In this latest edition of our Deep Web Serial Series, we bring news from Tor 8 – the most feature-rich onion browser yet. We also take a first look at a clearnet web browser crisscrossing the darknet and cover the fallout from the Alphabay shutdown, the repercussions of which are still being felt today.
Also Read: Russian Industry Association Launches Crypto Certification Program
Tor 8 looks great
The Tor Project has released their latest and greatest browser yet. Tor 8 is a slick-looking beast compared to Tor browsers of yesteryear, in part thanks to its incorporation of Firefox Quantum, which allows for better page rendering and other subtle tweaks. With Tor 8, there’s a new home screen to guide first-time users through the process of connecting to the Deep Web, and there are additional security protections built in. A Tor Circuit button can now be used to switch servers at random, further obscuring users’ connection path.
Tor 8 comes with HTTPS Everywhere and Noscript, and users are recommended to enable these add-ons, as they are essential for maximizing anonymity when browsing the web. While Tor browser is best known as a dark web browsing tool, it can also be deployed as a privacy-friendly clearnet browser that minimizes cookies and other web trackers. Finally, the new and improved Tor makes it easier to bypass firewalls in countries where Internet censorship is prevalent. Its development team explains:
For users where Tor is blocked, we’ve already offered a handful of in-browser bridges to bypass censorship. But to receive additional bridges, you had to send an email or visit a website, which posed a set of problems. To simplify the way you request bridges, we now have a new bridge configuration flow when you launch Tor. Now all you need to do is resolve a captcha in Tor Launcher, and you will get a bridge IP address. We hope that this simplification will allow more people to bypass censorship and browse the Internet freely and in private.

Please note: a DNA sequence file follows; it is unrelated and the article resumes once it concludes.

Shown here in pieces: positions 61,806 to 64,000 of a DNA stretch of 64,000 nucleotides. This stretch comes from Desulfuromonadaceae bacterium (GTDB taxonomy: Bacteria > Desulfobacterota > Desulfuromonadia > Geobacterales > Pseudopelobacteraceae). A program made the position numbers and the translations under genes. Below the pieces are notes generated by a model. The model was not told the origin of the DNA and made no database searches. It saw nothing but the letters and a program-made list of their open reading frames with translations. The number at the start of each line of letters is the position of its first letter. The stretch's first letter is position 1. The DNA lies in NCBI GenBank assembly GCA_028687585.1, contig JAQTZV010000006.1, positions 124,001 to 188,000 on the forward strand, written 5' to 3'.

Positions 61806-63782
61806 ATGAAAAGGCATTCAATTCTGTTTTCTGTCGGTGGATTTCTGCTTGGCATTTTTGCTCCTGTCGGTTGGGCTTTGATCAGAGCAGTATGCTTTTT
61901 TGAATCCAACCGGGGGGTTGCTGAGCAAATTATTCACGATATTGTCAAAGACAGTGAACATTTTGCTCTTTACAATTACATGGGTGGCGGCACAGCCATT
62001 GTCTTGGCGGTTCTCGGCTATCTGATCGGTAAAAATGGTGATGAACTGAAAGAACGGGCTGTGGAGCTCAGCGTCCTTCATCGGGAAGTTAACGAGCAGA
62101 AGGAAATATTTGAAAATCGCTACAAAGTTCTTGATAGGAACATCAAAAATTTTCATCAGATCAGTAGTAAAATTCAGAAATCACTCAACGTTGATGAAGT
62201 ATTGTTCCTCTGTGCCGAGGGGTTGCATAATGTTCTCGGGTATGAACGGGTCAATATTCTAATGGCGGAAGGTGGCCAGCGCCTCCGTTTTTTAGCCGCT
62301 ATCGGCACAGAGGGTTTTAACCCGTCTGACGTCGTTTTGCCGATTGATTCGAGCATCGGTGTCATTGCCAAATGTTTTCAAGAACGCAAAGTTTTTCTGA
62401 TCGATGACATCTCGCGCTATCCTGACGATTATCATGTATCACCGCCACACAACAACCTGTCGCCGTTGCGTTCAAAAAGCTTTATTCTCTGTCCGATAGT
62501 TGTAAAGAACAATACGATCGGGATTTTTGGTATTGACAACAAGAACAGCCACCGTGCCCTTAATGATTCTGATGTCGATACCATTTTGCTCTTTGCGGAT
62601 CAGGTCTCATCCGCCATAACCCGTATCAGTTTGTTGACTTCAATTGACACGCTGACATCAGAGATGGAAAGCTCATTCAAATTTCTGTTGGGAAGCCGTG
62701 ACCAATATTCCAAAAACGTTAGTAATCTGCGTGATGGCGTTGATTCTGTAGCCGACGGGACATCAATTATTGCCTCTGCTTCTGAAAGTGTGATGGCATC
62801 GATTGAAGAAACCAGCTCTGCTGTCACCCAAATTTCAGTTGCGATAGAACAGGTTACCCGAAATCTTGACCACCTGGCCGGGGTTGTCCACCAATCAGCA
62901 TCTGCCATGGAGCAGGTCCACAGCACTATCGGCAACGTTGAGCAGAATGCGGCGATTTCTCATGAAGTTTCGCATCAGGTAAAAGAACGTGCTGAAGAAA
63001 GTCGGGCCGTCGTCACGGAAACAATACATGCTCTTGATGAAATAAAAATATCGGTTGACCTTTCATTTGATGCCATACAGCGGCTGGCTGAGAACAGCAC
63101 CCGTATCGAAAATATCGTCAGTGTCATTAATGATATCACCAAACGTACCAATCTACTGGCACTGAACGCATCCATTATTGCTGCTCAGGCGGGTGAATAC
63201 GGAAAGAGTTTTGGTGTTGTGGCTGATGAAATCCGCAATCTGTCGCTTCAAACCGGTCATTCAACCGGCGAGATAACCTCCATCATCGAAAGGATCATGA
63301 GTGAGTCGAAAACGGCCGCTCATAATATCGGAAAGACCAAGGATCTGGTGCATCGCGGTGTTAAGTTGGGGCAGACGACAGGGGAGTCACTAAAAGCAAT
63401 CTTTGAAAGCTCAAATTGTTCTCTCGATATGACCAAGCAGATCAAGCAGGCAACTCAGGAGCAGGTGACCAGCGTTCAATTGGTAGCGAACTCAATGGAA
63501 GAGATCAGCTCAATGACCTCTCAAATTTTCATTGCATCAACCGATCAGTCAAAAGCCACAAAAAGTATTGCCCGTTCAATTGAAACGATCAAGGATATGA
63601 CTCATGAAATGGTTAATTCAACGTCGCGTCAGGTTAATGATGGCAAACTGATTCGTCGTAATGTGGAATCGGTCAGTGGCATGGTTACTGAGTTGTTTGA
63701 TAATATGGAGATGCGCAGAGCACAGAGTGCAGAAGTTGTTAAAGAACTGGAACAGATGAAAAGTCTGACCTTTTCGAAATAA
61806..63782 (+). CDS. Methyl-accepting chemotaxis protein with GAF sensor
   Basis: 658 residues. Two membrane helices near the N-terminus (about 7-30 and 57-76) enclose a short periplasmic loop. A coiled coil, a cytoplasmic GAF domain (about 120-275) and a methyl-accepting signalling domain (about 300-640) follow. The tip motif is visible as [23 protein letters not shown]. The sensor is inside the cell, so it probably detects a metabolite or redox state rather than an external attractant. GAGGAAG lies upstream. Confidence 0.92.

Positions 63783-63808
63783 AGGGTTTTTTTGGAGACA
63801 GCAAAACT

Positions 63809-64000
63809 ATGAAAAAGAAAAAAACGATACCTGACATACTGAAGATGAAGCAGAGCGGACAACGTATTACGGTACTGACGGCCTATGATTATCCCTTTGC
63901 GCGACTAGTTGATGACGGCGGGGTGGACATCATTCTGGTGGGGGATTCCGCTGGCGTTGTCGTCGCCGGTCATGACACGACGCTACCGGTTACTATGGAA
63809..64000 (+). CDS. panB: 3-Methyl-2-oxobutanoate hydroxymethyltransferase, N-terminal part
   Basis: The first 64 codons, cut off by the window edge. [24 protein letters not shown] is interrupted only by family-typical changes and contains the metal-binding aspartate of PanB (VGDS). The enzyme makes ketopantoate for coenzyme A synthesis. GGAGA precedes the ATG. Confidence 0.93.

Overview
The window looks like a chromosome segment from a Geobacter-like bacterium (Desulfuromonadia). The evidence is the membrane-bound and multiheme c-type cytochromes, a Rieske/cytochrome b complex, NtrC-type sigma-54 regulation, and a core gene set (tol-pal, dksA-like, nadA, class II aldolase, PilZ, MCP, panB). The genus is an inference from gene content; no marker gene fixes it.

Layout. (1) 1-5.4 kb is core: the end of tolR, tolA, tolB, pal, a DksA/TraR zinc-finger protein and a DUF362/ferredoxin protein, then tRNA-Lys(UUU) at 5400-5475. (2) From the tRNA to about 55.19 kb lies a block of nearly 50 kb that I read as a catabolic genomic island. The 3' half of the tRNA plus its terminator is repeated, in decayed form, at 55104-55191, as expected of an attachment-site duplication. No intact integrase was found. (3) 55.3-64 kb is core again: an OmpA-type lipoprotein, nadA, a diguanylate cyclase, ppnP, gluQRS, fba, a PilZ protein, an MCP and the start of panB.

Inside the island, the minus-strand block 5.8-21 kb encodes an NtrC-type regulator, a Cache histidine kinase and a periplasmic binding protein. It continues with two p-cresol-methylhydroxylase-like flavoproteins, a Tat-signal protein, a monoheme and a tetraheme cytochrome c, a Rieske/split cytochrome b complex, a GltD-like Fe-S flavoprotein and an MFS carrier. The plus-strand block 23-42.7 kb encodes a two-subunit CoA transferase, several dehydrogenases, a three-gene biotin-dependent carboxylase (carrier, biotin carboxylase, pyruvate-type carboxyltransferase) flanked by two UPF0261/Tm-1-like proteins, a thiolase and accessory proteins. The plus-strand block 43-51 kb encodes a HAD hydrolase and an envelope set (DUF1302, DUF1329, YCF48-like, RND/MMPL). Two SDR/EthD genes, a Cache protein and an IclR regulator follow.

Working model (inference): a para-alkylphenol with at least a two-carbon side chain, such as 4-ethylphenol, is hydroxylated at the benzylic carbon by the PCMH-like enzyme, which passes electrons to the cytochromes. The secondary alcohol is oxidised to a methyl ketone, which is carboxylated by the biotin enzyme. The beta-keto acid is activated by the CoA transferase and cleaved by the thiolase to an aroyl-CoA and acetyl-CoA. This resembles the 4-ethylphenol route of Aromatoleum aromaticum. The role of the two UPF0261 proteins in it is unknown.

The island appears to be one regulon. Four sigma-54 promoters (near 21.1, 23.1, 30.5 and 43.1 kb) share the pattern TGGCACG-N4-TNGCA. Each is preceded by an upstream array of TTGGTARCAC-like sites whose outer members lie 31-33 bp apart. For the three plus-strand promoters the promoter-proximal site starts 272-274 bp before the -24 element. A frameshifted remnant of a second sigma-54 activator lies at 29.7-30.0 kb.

Deep Web gets a Clearnet search engine
Searching the deep web has always been more difficult than with its counterpart clearnet. The lack of a Google darknet is arguably part of its appeal, making onion sites accessible only to those who know what they’re looking for. It was this barrier to entry that ensured that sites like Silk Road were accessible only to technically skilled users in the early days of Bitcoin. The Deep Web has opened up considerably since then, giving up its secrets, and in the same week that Tor released its most user-friendly browser yet, it may be appropriate that a clearnet search engine for the Deep Web be spear. Onionlandsearchengine.com is a simple yet effective tool for generating deep web search results without needing to connect to the deep web first.
US government cleared to seize assets of suspect Alphabay
Long after the Deep Web markets have closed, the fallout continues to make its mark in American courtrooms. The legal feuds of Silk Road, Hansa and Alphabay periodically make headlines, despite the years that have passed since the sites were first seized. As proof of this, consider the decision of a recent U.S. magistrate granting the federal government permission to seize and sell millions of dollars in assets associated with Alexandre Cazes. The well-known Alphabay leader had $ 8 million in assets in his driveway alone at the time of this arrest in a series of high-performance sports cars. Including cryptocurrencies, his total net worth was eventually calculated to be $ 23 million.
Among the most spectacular items in Cazes’ collection was a Lamborghini Aventador LP700-4 valued at almost $ 1 million with a license plate reading “Tor”. Alphabay’s late boss was certainly not subtle, but despite all his sins, it’s hard not to feel sorry for the 25-year-old who ended up dead in a Bangkok cell as a result of suicide, another unnecessary victim of the war on drugs.
Have you tried the latest Tor browser and if so what do you think? Let us know in the comments section below.
Images courtesy of Shutterstock, Tor Project, and Twitter.
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